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      Close to Heaven… Down to Earth


Frontier Pathways

Wetmore to McKenzie Junction

The drive from Pueblo to Wetmore takes you out of the high plains climate zone and
into the low montane zone. This is seen by the effects of the increase in precipitation:
the grasses and cacti give way to the junipers and pinons of the foothills.

Hardscrabble Creek

This section of the Frontier Pathways Scenic & Historic Byway travels up Hardscrabble Canyon to McKenzie Junction.
The canyon is narrow and very rugged here, with large granite outcroppings and lots
of water flowing.

Over 150 years ago this area was populated by French traders, scrappy Americans
and Mexican farmers and their families. In 1844 several Americans from El Pueblo
established a Trading Post at San Buenaventura de los Tres Arrollos, a name changed
a short while later to Hardscrabble. According the George Simpson, this was because
of the “hard scrabbling to get in a crop” in the gravelly soil. In 1846, a dry year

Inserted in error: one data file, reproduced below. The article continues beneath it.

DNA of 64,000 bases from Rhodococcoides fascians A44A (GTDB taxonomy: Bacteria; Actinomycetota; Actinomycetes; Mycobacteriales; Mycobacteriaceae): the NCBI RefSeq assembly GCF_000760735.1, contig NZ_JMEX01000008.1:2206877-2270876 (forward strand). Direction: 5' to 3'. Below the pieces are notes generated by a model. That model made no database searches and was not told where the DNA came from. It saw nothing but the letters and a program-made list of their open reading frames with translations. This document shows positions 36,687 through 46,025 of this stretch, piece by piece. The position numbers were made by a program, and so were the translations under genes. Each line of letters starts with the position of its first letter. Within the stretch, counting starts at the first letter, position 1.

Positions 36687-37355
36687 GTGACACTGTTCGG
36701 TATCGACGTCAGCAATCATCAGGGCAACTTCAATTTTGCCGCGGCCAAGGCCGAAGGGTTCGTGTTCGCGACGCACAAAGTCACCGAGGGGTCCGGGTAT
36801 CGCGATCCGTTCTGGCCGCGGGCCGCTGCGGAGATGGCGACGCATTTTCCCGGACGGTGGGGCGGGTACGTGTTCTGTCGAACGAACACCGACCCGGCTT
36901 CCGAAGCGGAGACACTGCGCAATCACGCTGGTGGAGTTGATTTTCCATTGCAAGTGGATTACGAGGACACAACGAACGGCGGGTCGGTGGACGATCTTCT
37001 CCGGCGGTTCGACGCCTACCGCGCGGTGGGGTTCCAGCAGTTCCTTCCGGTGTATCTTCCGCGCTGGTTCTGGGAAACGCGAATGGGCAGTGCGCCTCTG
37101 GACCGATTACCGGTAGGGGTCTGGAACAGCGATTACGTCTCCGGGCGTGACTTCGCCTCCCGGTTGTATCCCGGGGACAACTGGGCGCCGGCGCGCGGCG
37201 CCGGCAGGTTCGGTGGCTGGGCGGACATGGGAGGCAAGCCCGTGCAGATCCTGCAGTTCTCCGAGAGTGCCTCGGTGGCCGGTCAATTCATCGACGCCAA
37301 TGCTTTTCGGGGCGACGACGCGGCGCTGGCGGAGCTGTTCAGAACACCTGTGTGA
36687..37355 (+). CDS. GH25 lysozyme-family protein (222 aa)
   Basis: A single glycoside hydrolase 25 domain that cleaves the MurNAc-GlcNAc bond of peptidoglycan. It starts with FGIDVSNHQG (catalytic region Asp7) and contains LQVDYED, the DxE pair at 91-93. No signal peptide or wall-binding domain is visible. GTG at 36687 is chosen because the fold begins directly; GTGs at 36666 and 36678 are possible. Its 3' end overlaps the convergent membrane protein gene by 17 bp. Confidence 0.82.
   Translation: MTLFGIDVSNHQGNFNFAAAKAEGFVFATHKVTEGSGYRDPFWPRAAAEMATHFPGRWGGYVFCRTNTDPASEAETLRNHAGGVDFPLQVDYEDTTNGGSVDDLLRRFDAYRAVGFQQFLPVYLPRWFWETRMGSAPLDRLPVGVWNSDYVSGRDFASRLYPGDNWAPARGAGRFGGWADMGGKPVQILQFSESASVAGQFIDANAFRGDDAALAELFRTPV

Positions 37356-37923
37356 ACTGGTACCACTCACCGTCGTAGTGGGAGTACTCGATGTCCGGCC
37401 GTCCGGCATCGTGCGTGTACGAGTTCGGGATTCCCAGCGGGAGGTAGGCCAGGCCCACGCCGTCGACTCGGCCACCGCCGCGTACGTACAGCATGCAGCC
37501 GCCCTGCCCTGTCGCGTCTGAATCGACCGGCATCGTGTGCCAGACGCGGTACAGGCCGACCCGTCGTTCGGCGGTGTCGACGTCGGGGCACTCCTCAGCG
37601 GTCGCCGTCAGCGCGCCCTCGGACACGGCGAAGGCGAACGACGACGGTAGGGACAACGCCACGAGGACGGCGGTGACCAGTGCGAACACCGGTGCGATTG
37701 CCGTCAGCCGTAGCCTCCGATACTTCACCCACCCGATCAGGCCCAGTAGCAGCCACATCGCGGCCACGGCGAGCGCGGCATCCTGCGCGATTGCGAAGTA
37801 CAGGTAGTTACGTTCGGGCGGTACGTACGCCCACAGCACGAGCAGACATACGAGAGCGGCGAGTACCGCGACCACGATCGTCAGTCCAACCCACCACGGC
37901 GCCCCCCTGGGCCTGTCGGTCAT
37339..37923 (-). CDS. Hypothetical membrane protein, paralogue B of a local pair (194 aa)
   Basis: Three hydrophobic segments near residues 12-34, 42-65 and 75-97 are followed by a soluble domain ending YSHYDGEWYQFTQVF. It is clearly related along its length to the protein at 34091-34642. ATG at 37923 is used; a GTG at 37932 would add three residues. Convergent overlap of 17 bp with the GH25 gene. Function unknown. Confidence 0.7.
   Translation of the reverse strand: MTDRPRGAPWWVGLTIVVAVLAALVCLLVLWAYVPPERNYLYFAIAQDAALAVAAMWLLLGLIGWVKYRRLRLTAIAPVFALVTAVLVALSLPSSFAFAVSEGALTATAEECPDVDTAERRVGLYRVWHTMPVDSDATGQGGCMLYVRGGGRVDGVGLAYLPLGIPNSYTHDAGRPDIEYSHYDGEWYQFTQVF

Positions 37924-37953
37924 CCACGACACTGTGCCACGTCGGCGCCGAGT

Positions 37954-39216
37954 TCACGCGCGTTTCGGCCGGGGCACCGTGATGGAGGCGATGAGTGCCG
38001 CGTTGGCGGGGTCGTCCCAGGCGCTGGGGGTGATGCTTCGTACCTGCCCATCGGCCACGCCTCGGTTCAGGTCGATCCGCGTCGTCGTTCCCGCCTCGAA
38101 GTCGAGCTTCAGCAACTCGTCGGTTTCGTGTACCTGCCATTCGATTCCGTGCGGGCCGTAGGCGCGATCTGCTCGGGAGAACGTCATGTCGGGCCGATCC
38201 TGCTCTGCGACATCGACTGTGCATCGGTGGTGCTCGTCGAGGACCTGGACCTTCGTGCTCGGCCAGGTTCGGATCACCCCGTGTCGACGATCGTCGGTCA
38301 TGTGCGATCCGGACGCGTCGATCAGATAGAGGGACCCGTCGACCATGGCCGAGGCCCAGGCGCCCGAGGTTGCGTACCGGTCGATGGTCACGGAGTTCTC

had most of Hardscrabble’s residents packing. When John C. Fremont came through
in 1848 he found the settlement at Hardscrabble almost completely deserted.

The granite that composes most of the Wet Mountains solidified some 1.7+ billion
years ago, in the Pre-Cambrian era (essentially, before any life began on Planet
Earth). It’s the same age as the granite in the Blanca Massif. While most of this mountain range is Pre-Cambrian granite,
there are a couple areas of Cambrian metamorphic rock (north and east of Lake DeWeese)
and the rock deposited at the top of Greenhorn Mountain is only about 25 million years old and solidified about the same
time as the Spanish Peaks and the Silver MountainMt. Mestas group. The mining areas around Querida and Rosita are in rock about the same age as the top of Greenhorn (Oligocene/Middle Tertiary period).